Alan Gross: Castro's prisoner
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    Trial against US contractor starts in Cuba

    Posted on Friday, 03.04.11

    Trial against US contractor starts in Cuba
    Associated Press

    — A U.S. government contractor went on trial in Cuba on Friday
    in a case sure to have a profound impact on relations between the Cold
    War enemies.

    Alan faces a possible 20-year sentence for "acts against the
    integrity and independence" of Cuba. The 61-year-old Maryland native was
    working for the Bethesda-based Development Associates International on a
    USAID-program that promotes democracy when he was in December 2009.

    His family, and U.S. and company officials, say he was bringing
    communications equipment to Cuba's 1,500-strong Jewish community. Cuban
    Jewish groups deny having anything to do with him, and there was
    speculation some Cuban Jewish leaders would testify against him.

    Gross's wife, Judy, and lawyer Peter J. Kahn arrived by foot at the
    courthouse in a converted residential mansion in Havana's
    once-prosperous 10 de Octubre neighborhood, and were later seen sipping
    water in the court garden during a midday recess. American consular
    officials were also at the court as observers. They did not speak to
    reporters, who were kept some distance away across a narrow street.

    The trial – closed to the media – is expected to be over in a day or
    two, with a verdict announced immediately thereafter. Sentencing, should
    Gross be convicted, would likely come about two weeks later.

    In Washington, Secretary of State Hillary Rhodium Clinton said the U.S.
    government is "deeply concerned" about Gross's fate.

    "He has been unjustly jailed for far too long," she said. "We call on
    the government of Cuba to release him and unconditionally allow him to
    leave Cuba and return to his family, to bring an end to his long ordeal."

    The proceedings offer Cuba a chance to highlight Washington-backed
    democracy-building efforts like the one Gross was working on, which
    Havana says are designed to topple the government.

    Washington spends more than $40 million a year on the programs, with
    USAID controlling most of that and doling out the work to subcontractors.

    Development Associates International, or DAI, was awarded a $4.5 million
    contract for the program in which Gross was involved, and Gross
    reportedly was paid more than a half-million dollars himself, despite
    the fact he spoke little Spanish and had no history working in Cuba.
    Gross traveled to the island several times over a short period on a
    visa, apparently raising Cuban suspicions.

    The programs have also been criticized repeatedly in congressional
    reports as being wasteful and ineffective. In March 2010, Sen. John
    Kerry, a Democrat from Massachusetts, and Democratic Rep. Howard Berman,
    of California – both longtime critics of Washington's 48-year trade
    on Cuba – temporarily held up new funding in the wake of Gross'
    arrest. The money has begun flowing again, though U.S. officials say DAI
    is no longer part of the program.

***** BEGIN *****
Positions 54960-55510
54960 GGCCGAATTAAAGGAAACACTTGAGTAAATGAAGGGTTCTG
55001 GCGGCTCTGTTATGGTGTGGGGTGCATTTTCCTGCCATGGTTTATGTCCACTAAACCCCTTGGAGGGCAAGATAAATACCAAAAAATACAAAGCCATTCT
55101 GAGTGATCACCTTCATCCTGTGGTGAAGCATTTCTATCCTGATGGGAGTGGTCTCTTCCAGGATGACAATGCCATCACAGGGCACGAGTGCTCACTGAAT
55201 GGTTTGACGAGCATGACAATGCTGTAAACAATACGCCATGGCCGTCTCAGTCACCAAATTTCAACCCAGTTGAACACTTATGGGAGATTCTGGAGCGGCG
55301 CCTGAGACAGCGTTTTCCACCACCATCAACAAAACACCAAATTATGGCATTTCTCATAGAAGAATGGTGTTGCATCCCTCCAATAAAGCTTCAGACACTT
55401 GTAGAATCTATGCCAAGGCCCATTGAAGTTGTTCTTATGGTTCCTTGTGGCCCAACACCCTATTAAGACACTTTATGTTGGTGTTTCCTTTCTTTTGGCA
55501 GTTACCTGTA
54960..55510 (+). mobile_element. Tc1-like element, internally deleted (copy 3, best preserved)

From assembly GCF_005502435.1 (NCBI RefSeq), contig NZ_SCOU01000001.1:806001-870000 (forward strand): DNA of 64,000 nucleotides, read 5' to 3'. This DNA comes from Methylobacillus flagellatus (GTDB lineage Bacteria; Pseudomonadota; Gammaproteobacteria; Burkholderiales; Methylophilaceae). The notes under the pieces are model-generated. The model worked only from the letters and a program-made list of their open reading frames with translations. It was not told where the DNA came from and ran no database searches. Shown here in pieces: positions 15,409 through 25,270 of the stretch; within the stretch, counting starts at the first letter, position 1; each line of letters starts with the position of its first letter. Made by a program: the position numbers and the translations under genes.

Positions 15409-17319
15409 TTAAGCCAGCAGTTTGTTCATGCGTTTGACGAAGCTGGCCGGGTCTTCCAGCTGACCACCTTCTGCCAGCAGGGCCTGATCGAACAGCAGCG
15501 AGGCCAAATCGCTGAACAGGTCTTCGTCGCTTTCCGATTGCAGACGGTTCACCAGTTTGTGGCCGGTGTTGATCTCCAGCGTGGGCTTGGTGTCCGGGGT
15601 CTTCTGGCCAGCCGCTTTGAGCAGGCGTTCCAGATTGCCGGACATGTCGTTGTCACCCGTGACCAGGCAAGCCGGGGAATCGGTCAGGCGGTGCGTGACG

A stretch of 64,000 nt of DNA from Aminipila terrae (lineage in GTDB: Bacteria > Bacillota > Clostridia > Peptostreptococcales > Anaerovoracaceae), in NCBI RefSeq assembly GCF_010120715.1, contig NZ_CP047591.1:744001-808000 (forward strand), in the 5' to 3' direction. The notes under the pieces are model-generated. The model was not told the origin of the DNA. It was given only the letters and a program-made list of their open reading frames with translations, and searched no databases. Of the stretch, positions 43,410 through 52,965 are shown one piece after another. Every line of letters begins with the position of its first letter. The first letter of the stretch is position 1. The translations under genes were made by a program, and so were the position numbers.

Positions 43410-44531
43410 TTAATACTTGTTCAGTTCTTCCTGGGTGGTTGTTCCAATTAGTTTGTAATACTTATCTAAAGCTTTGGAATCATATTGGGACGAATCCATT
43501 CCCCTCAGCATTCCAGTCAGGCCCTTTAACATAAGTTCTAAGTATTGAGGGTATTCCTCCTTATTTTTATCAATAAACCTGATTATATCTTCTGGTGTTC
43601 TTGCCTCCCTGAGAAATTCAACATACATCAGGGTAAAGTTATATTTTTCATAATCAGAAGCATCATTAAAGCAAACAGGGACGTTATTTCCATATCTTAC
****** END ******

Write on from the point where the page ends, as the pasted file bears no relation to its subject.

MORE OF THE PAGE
A senior congressional aide with knowledge of the USAID programs told
    The Associated Press the Cuba effort – which was ramped up under the
    Bush Administration with the goal of promoting "regime change" on the
    island – was on autopilot by the time President Barack Obama took office.

    "Neither the State Department nor USAID knew who all of these people
    were or what they were doing in the name of the US government and with
    US taxpayer money," he said, adding that oversight was insufficient to
    tell whether the programs were effective.

    He said the contractors themselves designed and evaluated the programs
    and determined whether they were doing a good job.

    "They had the mandate, the money, and political advocates in Congress,"
    he said.

    The aide, who spoke on condition of anonymity because he was not
    authorized to discuss the programs with the media, said that "to this
    day" it is not clear who Gross was working with in Cuba.

    Cuban authorities have not spoken publicly about their case against
    Gross. But a video that surfaced days before the charges were announced
    indicates prosecutors will likely argue that the USAID programs amount
    to an attack on the island's sovereignty.

    Judy Gross has appealed to Cuba to release her husband on humanitarian
    grounds, noting that the couple's 26-year-old daughter Shira is
    suffering from cancer and that Gross's elderly mother is also very ill.

    On a she started to track her cancer treatment, Shira Gross asks
    followers to keep her father in their thoughts.

    "G-d listens to our prayers, so please pray for his release," she wrote
    in an entry posted Thursday.

    Many observers do see a way forward that would get Gross back to his
    family, and avoid a standoff between Havana and Washington.

    As recently as January, a senior U.S. State Department official said she
    had been given signals by the Cuban government that Gross would be sent
    home soon following a trial. American officials were taken aback when –
    a few weeks later – prosecutors said they were seeking a 20-year jail term.

    Phil Peters, a longtime Cuba expert who is vice president of the
    Arlington, Virginia-based Lexington Institute, said he saw Cuba freeing
    Gross soon, despite the fact prosecutors are seeking such a stiff sentence.

    "The odds are the guy is going to get convicted, that's not hard to
    predict," he said. "But I don't believe that the Cuban government has an
    interest in holding him in jail for the long term."